Stars and Dragons: The EU and China - European Union Committee Contents


306.  Hong Kong's Special Administrative Region (SAR) status gives it an economic as well as a political advantage. Lord Patten of Barnes[115] thought that Hong Kong had "gone pretty well" since it returned to Chinese sovereignty in 1997. It was one of the freest places in Asia and had been remarkably successful (Q 566). Isabel Hilton agreed that, on the whole, Hong Kong was a success (Q 134).

Hong Kong Constitutional Arrangements

Hong Kong became a Special Administrative Region of the People's Republic of China on 1 July 1997. Under the Basic Law Hong Kong operates under the "One Country, Two Systems" principle which allows it to have a separate legal, commercial and political system, though ultimate authority lies with the National People's Congress (NPC) in Beijing. Hong Kong currently operates a three-tier system of administration with 18 district councils; a Legislative Council (LegCo) last elected on 7 September 2008 for a period of four years; and a Chief Executive, presently Donald Tsang, elected on 25 March 2007, for a period of five years. The Basic Law (Articles 45 and 68) states that the "ultimate aim" is universal suffrage for both LegCo and the Chief Executive, though it does not specify any dates by which this must be accomplished. At present direct election is only available for a majority of seats in the district councils and half of the 60 seats in LegCo. The other 30 seats in LegCo are indirectly elected by functional constituencies; and the Chief Executive is also indirectly elected by an 800-member election committee. Changes to the existing system require the support of the Chief Executive and two-thirds of LegCo, and the approval of the NPC.
In December 2007 the Standing Committee of the NPC (SCNPC) in Beijing rejected the possibility of universal suffrage for 2012, when both executive and legislative elections fall. It indicated that direct election for Chief Executive might be possible in 2017, dependent on certain conditions. Direct election might be possible for Legco after the first direct election for Chief Executive had been conducted. Any proposal to change the existing system and move to direct elections would require the ultimate approval of the SCNPC.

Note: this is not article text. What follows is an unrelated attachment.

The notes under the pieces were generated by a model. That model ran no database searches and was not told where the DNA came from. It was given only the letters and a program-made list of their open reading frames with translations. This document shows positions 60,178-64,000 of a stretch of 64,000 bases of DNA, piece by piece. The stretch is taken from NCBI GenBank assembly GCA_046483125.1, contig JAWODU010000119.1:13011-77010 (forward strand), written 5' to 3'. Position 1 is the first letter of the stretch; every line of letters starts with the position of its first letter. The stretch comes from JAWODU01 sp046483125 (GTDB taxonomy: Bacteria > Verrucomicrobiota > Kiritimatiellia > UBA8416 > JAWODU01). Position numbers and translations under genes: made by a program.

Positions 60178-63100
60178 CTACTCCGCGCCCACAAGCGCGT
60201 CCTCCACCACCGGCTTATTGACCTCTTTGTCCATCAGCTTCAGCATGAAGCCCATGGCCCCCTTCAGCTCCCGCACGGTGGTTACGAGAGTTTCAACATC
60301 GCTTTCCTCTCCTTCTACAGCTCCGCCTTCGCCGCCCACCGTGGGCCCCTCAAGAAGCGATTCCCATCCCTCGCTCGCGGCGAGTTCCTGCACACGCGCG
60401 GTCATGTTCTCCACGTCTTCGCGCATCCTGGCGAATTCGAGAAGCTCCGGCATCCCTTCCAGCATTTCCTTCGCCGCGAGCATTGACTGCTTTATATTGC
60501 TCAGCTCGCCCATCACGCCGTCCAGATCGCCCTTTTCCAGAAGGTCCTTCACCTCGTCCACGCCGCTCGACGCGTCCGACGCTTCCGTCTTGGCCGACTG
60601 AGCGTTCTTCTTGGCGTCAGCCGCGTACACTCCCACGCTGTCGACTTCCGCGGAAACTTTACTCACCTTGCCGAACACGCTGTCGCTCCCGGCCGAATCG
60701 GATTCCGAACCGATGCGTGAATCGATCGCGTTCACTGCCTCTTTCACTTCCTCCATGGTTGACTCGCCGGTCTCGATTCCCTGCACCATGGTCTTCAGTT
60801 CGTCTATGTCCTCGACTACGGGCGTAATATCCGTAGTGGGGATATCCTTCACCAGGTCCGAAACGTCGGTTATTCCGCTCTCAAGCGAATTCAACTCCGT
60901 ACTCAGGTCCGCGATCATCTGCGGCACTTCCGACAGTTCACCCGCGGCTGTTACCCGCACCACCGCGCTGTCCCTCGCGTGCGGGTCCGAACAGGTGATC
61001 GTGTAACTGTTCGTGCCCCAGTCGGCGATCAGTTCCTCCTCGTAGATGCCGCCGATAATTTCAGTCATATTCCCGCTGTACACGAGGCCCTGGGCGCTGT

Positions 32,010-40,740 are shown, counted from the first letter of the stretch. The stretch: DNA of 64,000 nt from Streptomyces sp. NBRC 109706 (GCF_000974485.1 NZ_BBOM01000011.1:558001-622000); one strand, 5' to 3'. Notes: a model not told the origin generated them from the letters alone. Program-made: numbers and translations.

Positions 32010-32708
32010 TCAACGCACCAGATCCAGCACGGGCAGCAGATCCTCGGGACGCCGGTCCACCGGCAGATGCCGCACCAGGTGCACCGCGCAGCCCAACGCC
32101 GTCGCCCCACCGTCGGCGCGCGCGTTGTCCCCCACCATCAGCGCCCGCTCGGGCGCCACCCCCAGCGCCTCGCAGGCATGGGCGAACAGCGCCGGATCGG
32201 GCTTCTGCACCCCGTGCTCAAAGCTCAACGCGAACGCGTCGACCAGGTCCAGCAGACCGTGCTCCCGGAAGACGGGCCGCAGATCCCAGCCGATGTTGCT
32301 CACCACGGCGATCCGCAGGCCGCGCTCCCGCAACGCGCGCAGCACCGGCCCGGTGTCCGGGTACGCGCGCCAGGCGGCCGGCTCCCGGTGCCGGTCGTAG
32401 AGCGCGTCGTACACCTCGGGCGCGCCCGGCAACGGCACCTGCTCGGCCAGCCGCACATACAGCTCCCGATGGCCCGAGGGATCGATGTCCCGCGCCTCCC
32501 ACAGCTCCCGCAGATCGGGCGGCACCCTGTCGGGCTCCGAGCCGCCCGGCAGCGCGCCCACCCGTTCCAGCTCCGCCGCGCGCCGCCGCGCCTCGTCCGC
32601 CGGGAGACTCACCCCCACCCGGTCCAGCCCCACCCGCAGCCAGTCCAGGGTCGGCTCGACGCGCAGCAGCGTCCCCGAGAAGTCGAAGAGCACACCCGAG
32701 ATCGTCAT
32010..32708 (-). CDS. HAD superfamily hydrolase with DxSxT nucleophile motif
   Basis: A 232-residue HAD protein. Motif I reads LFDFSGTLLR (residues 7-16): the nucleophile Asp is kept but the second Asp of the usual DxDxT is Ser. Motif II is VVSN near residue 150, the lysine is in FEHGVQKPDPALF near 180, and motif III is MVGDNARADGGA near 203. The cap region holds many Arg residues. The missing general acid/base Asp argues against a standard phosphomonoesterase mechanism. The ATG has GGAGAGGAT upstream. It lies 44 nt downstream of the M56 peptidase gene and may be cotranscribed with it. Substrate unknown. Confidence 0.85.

307.  Maria Tam[116] explained that a 2007 decision by the National People's Congress Standing Committee on future electoral arrangements in Hong Kong meant that in the 2012 elections the LegCo would retain geographic and functional constituencies. No significant decisions would be taken before 2012 on the introduction of universal suffrage for the 2017 and 2020 elections. Democratic and conservative factions had different views on this: the former wanted an early decision on arrangements for 2017 and 2020 while the latter were content to wait for 2012. The NPC had also decided that the Chief Executive would be chosen by universal suffrage in 2017 although there would be a selection process to determine who could stand. In the eyes of many Chinese, Hong Kong was as free as it had ever been.

308.  According to Stephen Lam[117] there were possibilities for democratic development, even though universal suffrage had been deferred. Jasper Tsang[118] said that his Democratic Alliance for the Betterment and Progress of Hong Kong saw economic and social concerns as higher priority than political rights and democratic development. Margaret Ng[119] thought that it was important to maintain relations with the European Parliament; however, how to keep up lobbying on democracy and human rights was a challenge.